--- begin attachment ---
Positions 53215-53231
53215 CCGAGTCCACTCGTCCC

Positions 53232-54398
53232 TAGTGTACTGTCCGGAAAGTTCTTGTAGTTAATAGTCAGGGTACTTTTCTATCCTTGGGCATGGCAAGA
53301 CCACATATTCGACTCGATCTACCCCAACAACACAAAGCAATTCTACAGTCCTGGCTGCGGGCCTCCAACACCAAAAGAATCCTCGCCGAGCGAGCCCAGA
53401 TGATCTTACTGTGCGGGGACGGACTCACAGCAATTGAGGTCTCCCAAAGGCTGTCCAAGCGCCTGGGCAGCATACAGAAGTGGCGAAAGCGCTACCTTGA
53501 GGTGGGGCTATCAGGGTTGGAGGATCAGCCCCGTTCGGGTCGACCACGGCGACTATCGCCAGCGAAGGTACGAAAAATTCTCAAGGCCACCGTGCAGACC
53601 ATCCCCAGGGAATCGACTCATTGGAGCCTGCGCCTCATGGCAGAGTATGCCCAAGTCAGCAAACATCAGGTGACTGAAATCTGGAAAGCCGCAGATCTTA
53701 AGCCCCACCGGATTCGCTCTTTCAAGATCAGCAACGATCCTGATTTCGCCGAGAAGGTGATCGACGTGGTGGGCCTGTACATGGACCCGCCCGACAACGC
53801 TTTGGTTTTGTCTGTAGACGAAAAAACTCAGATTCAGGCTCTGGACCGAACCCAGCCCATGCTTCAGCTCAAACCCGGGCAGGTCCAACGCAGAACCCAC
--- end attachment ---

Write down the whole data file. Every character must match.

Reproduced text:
Positions 53215-53231
53215 CCGAGTCCACTCGTCCC

Positions 53232-54398
53232 TAGTGTACTGTCCGGAAAGTTCTTGTAGTTAATAGTCAGGGTACTTTTCTATCCTTGGGCATGGCAAGA
53301 CCACATATTCGACTCGATCTACCCCAACAACACAAAGCAATTCTACAGTCCTGGCTGCGGGCCTCCAACACCAAAAGAATCCTCGCCGAGCGAGCCCAGA
53401 TGATCTTACTGTGCGGGGACGGACTCACAGCAATTGAGGTCTCCCAAAGGCTGTCCAAGCGCCTGGGCAGCATACAGAAGTGGCGAAAGCGCTACCTTGA
53501 GGTGGGGCTATCAGGGTTGGAGGATCAGCCCCGTTCGGGTCGACCACGGCGACTATCGCCAGCGAAGGTACGAAAAATTCTCAAGGCCACCGTGCAGACC
53601 ATCCCCAGGGAATCGACTCATTGGAGCCTGCGCCTCATGGCAGAGTATGCCCAAGTCAGCAAACATCAGGTGACTGAAATCTGGAAAGCCGCAGATCTTA
53701 AGCCCCACCGGATTCGCTCTTTCAAGATCAGCAACGATCCTGATTTCGCCGAGAAGGTGATCGACGTGGTGGGCCTGTACATGGACCCGCCCGACAACGC
53801 TTTGGTTTTGTCTGTAGACGAAAAAACTCAGATTCAGGCTCTGGACCGAACCCAGCCCATGCTTCAGCTCAAACCCGGGCAGGTCCAACGCAGAACCCAC